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Whats in the Bag

Dustin Johnson WITB 2020

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Driver: TaylorMade SIM (10.5 @ 10 degrees, D4 swing weight)
Shaft: Fujikura Ventus Black 6 X (tipped 1 inch, 45.75 inches)

Fairway wood: TaylorMade SIM Max (15 degrees)
Shaft: Aldila RIP Alpha 90 X

Hybrid: TaylorMade SIM Max Rescue (22 @ 19 degrees)
Shaft: Project X HZRDUS Black 105 X

Irons: TaylorMade P790 (3), TaylorMade P730 DJ Proto (4-PW)
Shafts: True Temper Dynamic Gold Tour Issue X100 (soft stepped)

Wedges: TaylorMade MG2 (52-09, 60-10 @ 62 degrees)
Shafts: KBS Tour Custom Black 120 S

Putter: TaylorMade Spider Tour Mini
Grip: SuperStroke Traxion Pistol GT 1.0

Ball: TaylorMade TP5

Grips: Golf Pride Tour Velvet 58R (1 wrap 2-way tape + 2 wraps left hand, 3 right hand)

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Equipment

Top 10 clubs of 2003—inspired by Adam Scott’s Titleist 680 irons

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As has been well documented, Adam Scott recently won the Genesis Invitational with a set of Titleist 680 blade irons, a design that was originally released in 2003. One of the great benefits of being one of the best players in the world is you don’t need to search eBay to find your preferred set of 17-year-old irons. Titleist has been stocking sets for Mr. Scott—even to the point of doing a limited production run in 2018 where they then released 400 sets for sale to the general public.

A lot of time has passed since 2003, and considering the classic nature of Scott’s Titleist 680, I figured now was a good time to look back at some other iconic clubs released around the same time.

Ping G2 driver

This was Ping’s first 460cc driver with a full shift into titanium head design. The previous Si3 models still utilized the TPU adjustable hosel, and this was considered a big step forward for the Phoenix-based OEM. The driver was a big hit both on tour and at retail—as was the rest of the G2 line that included irons.

TaylorMade RAC LT (first gen) irons

The RAC LTs helped position TaylorMade back among the leaders in the better players iron category. The entire RAC (Relative Amplitude Coefficient) line was built around creating great feeling products that also provided the right amount of forgiveness for the target player. It also included an over-sized iron too. The RAC LT went on to have a second-generation version, but the original LTs are worthy of “classic” status.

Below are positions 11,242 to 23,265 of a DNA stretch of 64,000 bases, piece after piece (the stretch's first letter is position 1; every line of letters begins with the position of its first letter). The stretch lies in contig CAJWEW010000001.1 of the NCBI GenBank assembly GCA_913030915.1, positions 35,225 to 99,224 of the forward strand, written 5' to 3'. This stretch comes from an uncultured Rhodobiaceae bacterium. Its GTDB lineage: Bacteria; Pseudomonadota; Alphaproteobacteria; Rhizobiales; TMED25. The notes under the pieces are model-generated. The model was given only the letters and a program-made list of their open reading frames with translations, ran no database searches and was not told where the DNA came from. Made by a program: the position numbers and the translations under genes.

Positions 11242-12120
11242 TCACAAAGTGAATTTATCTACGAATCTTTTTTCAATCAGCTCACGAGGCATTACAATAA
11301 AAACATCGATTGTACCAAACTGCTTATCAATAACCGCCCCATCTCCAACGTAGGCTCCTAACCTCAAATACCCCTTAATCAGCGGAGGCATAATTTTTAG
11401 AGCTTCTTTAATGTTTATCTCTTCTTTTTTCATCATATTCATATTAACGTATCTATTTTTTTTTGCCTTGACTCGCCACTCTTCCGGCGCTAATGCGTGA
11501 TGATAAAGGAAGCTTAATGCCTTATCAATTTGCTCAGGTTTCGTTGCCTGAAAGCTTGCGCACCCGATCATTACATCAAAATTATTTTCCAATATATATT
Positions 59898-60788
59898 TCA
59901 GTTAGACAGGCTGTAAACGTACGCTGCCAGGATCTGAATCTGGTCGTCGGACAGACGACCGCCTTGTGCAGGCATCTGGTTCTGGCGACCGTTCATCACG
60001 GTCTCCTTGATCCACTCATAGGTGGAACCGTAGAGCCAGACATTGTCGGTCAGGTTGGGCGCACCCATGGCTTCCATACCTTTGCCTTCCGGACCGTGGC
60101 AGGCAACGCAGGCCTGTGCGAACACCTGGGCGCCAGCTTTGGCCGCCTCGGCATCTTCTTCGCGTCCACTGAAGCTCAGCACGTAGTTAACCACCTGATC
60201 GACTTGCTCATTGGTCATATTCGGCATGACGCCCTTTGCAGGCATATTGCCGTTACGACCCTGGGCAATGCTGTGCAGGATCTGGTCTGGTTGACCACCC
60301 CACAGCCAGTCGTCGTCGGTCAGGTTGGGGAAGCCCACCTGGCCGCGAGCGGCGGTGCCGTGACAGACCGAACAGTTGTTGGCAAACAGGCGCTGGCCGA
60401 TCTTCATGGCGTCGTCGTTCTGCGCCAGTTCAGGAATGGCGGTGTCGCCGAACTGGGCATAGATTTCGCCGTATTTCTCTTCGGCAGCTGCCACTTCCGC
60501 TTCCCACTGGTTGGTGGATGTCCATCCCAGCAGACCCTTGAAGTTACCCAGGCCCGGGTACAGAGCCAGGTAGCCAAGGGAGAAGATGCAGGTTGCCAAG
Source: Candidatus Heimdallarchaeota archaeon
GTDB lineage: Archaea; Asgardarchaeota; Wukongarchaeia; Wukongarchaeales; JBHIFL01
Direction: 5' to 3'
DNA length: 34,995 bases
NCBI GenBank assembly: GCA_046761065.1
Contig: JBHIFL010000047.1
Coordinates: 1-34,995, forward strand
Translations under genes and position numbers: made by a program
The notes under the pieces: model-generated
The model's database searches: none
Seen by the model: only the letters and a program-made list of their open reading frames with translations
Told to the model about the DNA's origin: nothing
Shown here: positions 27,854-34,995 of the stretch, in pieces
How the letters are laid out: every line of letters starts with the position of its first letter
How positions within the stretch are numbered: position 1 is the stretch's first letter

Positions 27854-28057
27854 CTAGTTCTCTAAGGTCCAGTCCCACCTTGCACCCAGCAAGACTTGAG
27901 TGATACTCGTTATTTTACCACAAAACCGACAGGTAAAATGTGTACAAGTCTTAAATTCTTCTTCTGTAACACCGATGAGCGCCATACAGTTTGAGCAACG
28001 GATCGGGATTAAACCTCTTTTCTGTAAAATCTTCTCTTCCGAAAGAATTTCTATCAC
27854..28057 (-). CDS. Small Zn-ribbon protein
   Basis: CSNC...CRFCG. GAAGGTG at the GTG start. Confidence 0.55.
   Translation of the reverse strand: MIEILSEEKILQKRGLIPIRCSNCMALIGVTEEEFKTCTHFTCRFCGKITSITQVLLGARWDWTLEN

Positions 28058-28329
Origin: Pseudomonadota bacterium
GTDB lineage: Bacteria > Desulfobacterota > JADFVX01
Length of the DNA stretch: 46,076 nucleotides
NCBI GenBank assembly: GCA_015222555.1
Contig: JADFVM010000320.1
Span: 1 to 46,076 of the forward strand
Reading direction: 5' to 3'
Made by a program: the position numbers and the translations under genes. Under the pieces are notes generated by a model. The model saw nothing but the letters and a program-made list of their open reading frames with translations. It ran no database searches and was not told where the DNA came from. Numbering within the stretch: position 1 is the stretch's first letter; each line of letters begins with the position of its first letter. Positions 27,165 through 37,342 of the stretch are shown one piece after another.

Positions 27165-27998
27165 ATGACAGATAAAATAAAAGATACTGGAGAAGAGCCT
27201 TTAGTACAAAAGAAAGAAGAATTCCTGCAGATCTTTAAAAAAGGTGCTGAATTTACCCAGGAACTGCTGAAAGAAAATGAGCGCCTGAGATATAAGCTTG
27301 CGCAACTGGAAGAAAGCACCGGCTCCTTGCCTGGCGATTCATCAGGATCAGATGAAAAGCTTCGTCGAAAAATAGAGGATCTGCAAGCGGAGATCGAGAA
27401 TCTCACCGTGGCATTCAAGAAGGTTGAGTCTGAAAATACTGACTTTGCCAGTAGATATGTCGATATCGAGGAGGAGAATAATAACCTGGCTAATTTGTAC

TaylorMade R580 XD driver

Honestly, how could we not mention the TaylorMade R580 XD driver? TM took some of the most popular drivers in golf, the R500 series and added extra distance (XD). OK, that might be an oversimplification of what the XD series offered, but with improved shape, increased ball speed outside of the sweet spot, and lower spin, it’s no wonder you can still find these drivers in the bags of golfers at courses and driving ranges everywhere.

Titleist 680MB irons

The great thing about blades is that beyond changing sole designs and shifting the center of gravity, the basic design for a one-piece forged head hasn’t changed that much. For Adam Scott, the 680s are the perfect blend of compact shape, higher CG, and sole profile.

Titleist 983K, E drivers

If you were a “Titleist player,” you had one of these drivers! As one of the last companies to move into the 460cc category, the 983s offered a classic pear shape in a smaller profile. It was so good and so popular, it was considered the benchmark for Titleist drivers for close to the next decade.

Cleveland Launcher 330 driver

It wasn’t that long ago that OEMs were just trying to push driver head size over 300cc, and Cleveland’s first big entry into the category was the Launcher Titanium 330 driver. It didn’t live a long life, but the Launcher 330 was the grandaddy to the Launcher 400, 460, and eventually, the Launcher COMP, which is another club on this list that many golfers will still have fond memories about.

Mizuno MP 33 irons

Although released in the fall of 2002, the Mizuno MP 33 still makes the list because of its staying power. Much like the Titleist 680, this curved muscle blade was a favorite to many tour players, including future world No. 1 Luke Donald. The MP 33 stayed in Mizuno’s lineup for more than four years and was still available for custom orders years after that. Unfortunately, if you are looking for a set now you are going to have to go the used route.

Callaway X-16 irons

The Steelhead X-16 was a big hit at retail for Callaway. It offered greater forgiveness than the previous X-14’s but had a more compact shape with a wider topline to inspire confidence. They featured Callaway’s “Notch” weighting system that moved more mass to the perimeter of the head for higher MOI and improved feel. There was a reduced offset pro series version of the iron, but the X-16 was the one more players gravitated towards. This is another game improvement club for that era that can still be found in a lot of golf bags.

Ben Hogan CFT irons

The Hogan CFTs were at the forefront of multi-material iron technology in 2003. CFT stood for Compression Forged Titanium and allowed engineers to push more mass to the perimeter of the head to boost MOI by using a thin titanium face insert. They had what would be considered stronger lofts at the time sounded really powerful thanks to the thin face insert. If you are looking for a value set of used irons, this is still a great place to start.

King Cobra SZ driver

In 2003, Rickie Fowler was only 15 years old and Cobra was still living under the Acushnet umbrella as Titleist’s game improvement little brother. The Cobra SZ (Sweet Zone, NOT 2020 Speed Zone) was offered in a couple of head sizes to appeal to different players. The thing I will always remember about the original King Cobra SZ is that it came in an offset version to help golfers who generally slice the ball—a design trait that we still see around today.